The Definition of Evolution and its Use In Science Fiction

Kindra Coates
Date Written: April 11, 1997
Last Updated: March 15, 2000

Written for SSCI-2020: Science Seminar II
Taught by Dr. Phifer

Evolution, it is a word that everyone is saying lately, but no one seems to know what it exactly means. It is a subject that is being debated in schoolrooms, courtrooms, legislative halls, and scientific laboratories. Yet, does anyone participating in these debates fully understand the concept of biological evolution? Evolution is a major plot device in two classic science fiction works: Ringworld by Larry Niven and Childhood's End by Arthur C. Clarke. However, these two authors fictionalized concepts of evolution do not match the scientific definition of biological evolution.

Trying to find a definition for biological evolution, or more commonly known as just evolution, was a illuminating task. Once you begin to search for a concrete definition, you realize how differently we define the same word. In the class discussions of Ringworld and Childhood's End, personal concepts of what evolution is and what it is capable of fluctuated. No one's explanation matched anyone else's. Webster Handy College Dictionary defines biological evolution as: "the continuous modification of organic species; the steps in adaptation to environment." (Morehead 191)

Okay, that's sounds like an encompassing definition of evolution to me, but it needed support from another source. I found an article on the World Wide Web entitled "What is Evolution?" by Laurence Moran. He defines evolution as "a process that results in heritable changes in a population spread over many generations." (Moran 1) He supports this view with a lengthy quote from Douglas J. Futuyma's book Evolutionary Biology.

the broadest sense, evolution is merely change, and so is all pervasive; galaxies, languages, and political systems all evolve. Biological evolution... is change in the properties of populations of organisms that transcend the lifetime of a single individual. The changes in populations that are considered evolutionary are those that are inheritable via the mnetic material from one generation to the next. (Futuyma)
Another quote from Helena Curtis and N. Sue Barnes, authors of Biology, 5th edition from Worth Publishers, further defines the idea of evolution.
In fact, evolution can be precisely defined as any change in the frequency of alleles within a gene pool from one generation to the next. (Curtis et al. 974)
This is more specific than Webster had been. Evolution is not merely a species adapting to an environment, but a species with a change in its genetic code.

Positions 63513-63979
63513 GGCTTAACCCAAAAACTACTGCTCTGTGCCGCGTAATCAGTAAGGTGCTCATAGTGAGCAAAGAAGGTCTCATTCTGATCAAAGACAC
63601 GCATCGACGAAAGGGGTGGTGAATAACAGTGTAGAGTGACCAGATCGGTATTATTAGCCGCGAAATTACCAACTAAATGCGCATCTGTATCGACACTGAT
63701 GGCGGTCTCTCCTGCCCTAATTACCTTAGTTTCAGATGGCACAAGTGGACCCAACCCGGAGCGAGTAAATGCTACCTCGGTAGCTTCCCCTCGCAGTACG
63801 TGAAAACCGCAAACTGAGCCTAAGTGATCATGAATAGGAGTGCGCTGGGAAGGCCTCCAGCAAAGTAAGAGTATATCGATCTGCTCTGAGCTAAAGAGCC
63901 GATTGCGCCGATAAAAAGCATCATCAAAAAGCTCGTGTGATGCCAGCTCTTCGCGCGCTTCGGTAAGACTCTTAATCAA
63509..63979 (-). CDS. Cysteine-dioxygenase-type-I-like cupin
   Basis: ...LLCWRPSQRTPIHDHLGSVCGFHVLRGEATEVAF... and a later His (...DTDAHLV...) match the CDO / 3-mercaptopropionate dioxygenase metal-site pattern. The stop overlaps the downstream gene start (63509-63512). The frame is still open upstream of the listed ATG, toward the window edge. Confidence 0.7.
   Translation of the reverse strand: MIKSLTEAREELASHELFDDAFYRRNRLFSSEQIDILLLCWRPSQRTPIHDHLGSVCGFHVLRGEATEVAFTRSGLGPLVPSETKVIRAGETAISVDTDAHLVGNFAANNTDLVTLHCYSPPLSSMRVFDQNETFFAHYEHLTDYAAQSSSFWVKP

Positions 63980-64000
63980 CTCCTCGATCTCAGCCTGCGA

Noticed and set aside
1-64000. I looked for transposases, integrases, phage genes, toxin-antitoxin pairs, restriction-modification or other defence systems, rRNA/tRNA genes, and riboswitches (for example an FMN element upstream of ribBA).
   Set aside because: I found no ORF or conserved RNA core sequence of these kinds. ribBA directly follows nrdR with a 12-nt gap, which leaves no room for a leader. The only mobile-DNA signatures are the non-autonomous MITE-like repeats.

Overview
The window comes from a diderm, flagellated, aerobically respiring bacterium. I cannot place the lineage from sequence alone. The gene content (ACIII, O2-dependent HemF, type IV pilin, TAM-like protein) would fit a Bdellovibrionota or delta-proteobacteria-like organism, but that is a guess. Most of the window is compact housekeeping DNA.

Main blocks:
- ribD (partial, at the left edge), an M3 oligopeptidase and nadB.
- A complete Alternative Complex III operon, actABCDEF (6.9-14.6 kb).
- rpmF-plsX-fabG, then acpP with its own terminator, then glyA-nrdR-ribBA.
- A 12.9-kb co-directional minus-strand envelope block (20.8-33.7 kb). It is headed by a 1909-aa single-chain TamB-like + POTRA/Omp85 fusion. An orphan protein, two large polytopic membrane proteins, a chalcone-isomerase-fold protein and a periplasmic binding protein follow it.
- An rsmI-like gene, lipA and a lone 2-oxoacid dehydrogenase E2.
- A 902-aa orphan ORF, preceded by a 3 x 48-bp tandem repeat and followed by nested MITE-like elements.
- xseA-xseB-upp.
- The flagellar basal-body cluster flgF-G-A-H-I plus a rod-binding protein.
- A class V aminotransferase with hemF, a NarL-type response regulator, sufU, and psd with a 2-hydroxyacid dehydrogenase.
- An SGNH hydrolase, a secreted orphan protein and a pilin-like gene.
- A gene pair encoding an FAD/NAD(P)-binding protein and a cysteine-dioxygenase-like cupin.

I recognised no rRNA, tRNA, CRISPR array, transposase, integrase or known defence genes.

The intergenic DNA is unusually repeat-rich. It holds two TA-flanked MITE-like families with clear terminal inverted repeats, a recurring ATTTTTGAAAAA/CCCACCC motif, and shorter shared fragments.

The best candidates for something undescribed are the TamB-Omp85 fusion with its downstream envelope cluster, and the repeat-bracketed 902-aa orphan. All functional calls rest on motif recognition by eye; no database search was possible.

I turned to the National Academy of Sciences. They had put together a little book titled Science and Creationism: A View from the National Academy of Sciences, discussing the debate between scientists and Creationists. They point out a few historical facts about the use of the word "evolution."

Evolution was first used as a biological term in 1670 to describe the changes observed in the maturation of insects. However, it was not until the 1873 edition of The Origin of Species that Darwin first applied the term. (Science 14)

The Origin of Species was first published in 1859. Science and Creationism also shows that the misunderstandings over and about evolution occur because people are talking about two different things. You have evolution as Moran defined it earlier: "a process that results in heritable changes in a population spread over many generations." (1) This is shown through changes in the phenotypes, or visible traits. Everyone is willing to admit that species adapt and change, and have since they first came into being, which is the definition from Webster Handy College Dictionary. The second large chunk of the evolution debate is the "how does evolution work?" theories. When people like Creationists have a poor comprehension of evolution, it is usually with the mechanics of how evolution takes place and this poor comprehension conflicts with their personal religious beliefs. Even evolution scientist are unsure how evolution is works, and their theories are modifications on Darwin's natural selection and random genetic drift.

The idea of evolution conceptualized by Larry Niven in Ringworld does superficially match the scientific definition we have established. The puppeteers played god with the humans and kzinti species, manipulating natural selection through what seemed to be chance events to those two species. With kzinti, the puppeteers wanted a more docile race, one that was not so prone to declaring war on everyone.

"Our investigation of safe methods to exterminate the vicious, carnivorous kzinti showed that your species has a high potential, that you could conceivably be of use to us. We took steps to evolve you to the point where you could deal peaceably with races alien to you. Our methods were indirect, and very safe." (Niven 183)
Humans represented a different ideal. They were not a threat to the puppeteers.
"We sought to improve you genetically. But what should we improve? Not your intelligence. Intelligence is not your strength. Nor is your strength of self-preservation, nor your durability, nor your fighting talents."

"So you decided to make us lucky," said Louis. And he began to laugh. (Niven 185)

With the humans, the only thing they found to improve was human luck. They had good reasons.